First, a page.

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A regex on the same content fails and works, with conditions

by hacker (Priest)
on Oct 22, 2007 at 00:56 UTC ( #646338=perlquestion: print w/replies, xml ) Need Help??
hacker has asked for the wisdom of the Perl Monks concerning the following question:

I'm banging my head against the wall on this one, and I don't understand why I'm getting these results.

I have a script I wrote that grabs an XML feed from a news site, extracts <link>, <pubDate> and <title> from the feed (via XML::Simple) follows the link referenced in the news feed to the original article, and then pulls the content out of the body of the article.

As part of the "final article" body extraction, I'm also trying to pull the author's name out of the HTML content itself, using a fairly simple regex.

While testing this, my regex stopped working, and I tried to debug it by writing the contents of $html to a local file, and examining that file.

What I have looks like this, for the relevant section:

my $req = HTTP::Request->new(GET => $link) or die $!; my $res = $ua->request($req); my $html = $res->content; # write_file() comes from File::Slurp # $item_id is the article ID extracted from <link> write_file($item_id, {binmode => ':raw' }, $html); # Original source string looks like: # <a href="">John Smith</a +> my ($other, $author) = $html =~ /\?author=(.*?)">(.*)<\/a>/; # $author is blank, empty here, why? print "AUTHOR: $author\n"; my $new_html = read_file($item_id); my ($n_other, $n_author) = $new_html =~ /\?author=(.*?)">(.*)<\/a>/; # Now $author contains the right name, "Mike Smith" for # example. print "AUTHOR: $n_author\n";

The problem I'm having, is that when I read the remote content into $html, via res->content, and try to extract $author from it, it fails.

When I write $html to disk, then IMMEDIATELY read that same physical file back from disk into a new scalar ($new_html above), and then run the same exact regex across it, it works fine.


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Re: A regex on the same content fails and works, with conditions
by GrandFather (Sage) on Oct 22, 2007 at 01:20 UTC

    I suspect a line end or character encoding issue of some sort. Especially as you:

    write_file($item_id, {binmode => ':raw' }, $html);

    but then:

    my $new_html = read_file($item_id);

    Can you copy and paste the chunk that the regex is not matching and that you expect ought to, or at least the version that is matching? If it's publicly accessable, can you post an URL too?

    Perl is environmentally friendly - it saves trees

      I added binmode, because I wanted to be sure the data coming off the socket was EXACTLY the same as what was expected.

      The regex fails in the first case, whether I use binmode or not, in write_file().

Re: A regex on the same content fails and works, with conditions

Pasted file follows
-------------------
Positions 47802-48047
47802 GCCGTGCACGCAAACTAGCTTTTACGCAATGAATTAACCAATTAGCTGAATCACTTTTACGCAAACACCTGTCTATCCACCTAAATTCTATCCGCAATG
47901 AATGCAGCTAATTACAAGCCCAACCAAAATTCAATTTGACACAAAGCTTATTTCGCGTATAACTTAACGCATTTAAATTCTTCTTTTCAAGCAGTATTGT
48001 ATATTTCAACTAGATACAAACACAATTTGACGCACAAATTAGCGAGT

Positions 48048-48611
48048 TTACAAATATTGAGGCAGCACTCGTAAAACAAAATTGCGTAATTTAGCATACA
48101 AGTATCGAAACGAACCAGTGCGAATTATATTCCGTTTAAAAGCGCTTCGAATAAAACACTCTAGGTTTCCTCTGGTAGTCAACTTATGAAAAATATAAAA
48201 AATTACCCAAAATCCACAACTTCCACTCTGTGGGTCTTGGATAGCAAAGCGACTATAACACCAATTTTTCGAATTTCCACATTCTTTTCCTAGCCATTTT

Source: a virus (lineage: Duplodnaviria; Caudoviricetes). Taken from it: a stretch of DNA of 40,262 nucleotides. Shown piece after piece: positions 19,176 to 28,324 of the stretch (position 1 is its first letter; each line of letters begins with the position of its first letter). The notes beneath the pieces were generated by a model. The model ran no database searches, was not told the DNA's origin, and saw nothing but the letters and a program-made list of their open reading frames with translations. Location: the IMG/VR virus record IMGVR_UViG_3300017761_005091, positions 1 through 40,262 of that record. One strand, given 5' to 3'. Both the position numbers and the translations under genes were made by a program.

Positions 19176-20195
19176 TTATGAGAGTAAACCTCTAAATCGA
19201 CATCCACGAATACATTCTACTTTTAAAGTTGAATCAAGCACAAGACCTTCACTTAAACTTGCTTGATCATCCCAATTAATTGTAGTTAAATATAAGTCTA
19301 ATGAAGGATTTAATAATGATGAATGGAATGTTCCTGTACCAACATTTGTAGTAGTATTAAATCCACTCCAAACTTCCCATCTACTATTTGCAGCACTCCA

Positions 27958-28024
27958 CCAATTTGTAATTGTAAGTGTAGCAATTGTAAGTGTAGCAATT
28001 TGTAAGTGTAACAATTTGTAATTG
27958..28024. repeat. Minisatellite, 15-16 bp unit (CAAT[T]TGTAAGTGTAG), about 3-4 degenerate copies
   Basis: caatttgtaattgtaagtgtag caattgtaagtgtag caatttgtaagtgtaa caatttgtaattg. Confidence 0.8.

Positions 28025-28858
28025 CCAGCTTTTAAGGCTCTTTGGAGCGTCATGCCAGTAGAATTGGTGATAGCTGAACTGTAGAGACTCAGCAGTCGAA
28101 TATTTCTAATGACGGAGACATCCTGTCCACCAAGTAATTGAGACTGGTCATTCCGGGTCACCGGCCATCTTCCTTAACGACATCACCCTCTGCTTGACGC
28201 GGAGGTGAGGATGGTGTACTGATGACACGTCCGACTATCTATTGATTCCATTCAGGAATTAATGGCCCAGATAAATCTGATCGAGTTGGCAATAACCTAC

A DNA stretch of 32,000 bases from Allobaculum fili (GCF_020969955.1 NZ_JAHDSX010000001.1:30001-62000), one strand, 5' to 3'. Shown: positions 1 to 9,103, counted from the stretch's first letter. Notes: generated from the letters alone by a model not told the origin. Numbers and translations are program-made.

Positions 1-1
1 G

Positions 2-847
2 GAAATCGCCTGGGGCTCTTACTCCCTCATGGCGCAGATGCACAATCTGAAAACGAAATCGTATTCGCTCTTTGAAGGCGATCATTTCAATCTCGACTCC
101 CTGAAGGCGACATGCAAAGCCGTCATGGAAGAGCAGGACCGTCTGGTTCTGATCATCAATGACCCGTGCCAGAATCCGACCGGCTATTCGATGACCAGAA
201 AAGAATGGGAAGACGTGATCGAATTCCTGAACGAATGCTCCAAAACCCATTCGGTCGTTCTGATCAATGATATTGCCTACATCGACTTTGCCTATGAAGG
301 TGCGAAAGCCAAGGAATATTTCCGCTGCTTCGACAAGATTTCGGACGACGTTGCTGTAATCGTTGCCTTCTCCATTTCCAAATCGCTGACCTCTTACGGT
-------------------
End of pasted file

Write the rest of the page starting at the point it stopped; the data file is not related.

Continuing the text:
by ikegami (Pope) on Oct 22, 2007 at 05:45 UTC

    You called the snippet "the relevant section". Why don't you give us a snippet that actually gives the error instead of what you *think* is the relevant section. The one you posted doesn't run as is.

Re: A regex on the same content fails and works, with conditions
by Gangabass (Vicar) on Oct 22, 2007 at 01:54 UTC

    Hm... Why you use binmode? I think you recieve text data so no need in binmode.

    If you remove binmode option how the source string will looks in your file?

Re: A regex on the same content fails and works, with conditions
by snopal (Pilgrim) on Oct 22, 2007 at 13:07 UTC

    I get the impression that the data in $html and the data in $item_id is not exactly the same. One thing that might not be the same is newlines. Newlines don't play well with regular expressions unless you tell your expression that you want it to ignore them in the buffer variable.

    my ($other, $author) = $html =~ \?author=(.*?)">(.*)<\/a>/s; #---------------------------------------------------------^

    Just a stab in the dark here, assuming all other things are equal.

Re: A regex on the same content fails and works, with conditions
by hacker (Priest) on Oct 22, 2007 at 16:29 UTC

    I managed to solve this using some HTML::Element fu:

    (my $author) = map $_->as_text, $t->look_down(_tag => 'a', href => +qr{^http://news\.example\.com/\?author=});

    But while testing this, it appears the upstream site has some blocking/throttling mechanisms, so now I can't test it because they're throwing back pages indicating I'm "reading articles faster than a human can read" (my code had a 10-second delay in it).

    Now I'm adding randomization across an array of anonymous proxies to try to alleviate that blocking, but the list of proxies is not reliable.

    Too many yaks to shave in one day.

      When a site tells you that you are hitting it too hard, it is pretty darn rude to try to thwart them by going through anonymous proxies. Instead of wasting your time trying to violate their attempts to control access to their site, why don't you just reduce the frequency of your hammering them while you compose a polite letter asking for permission (if the second step is even required).

      - tye        

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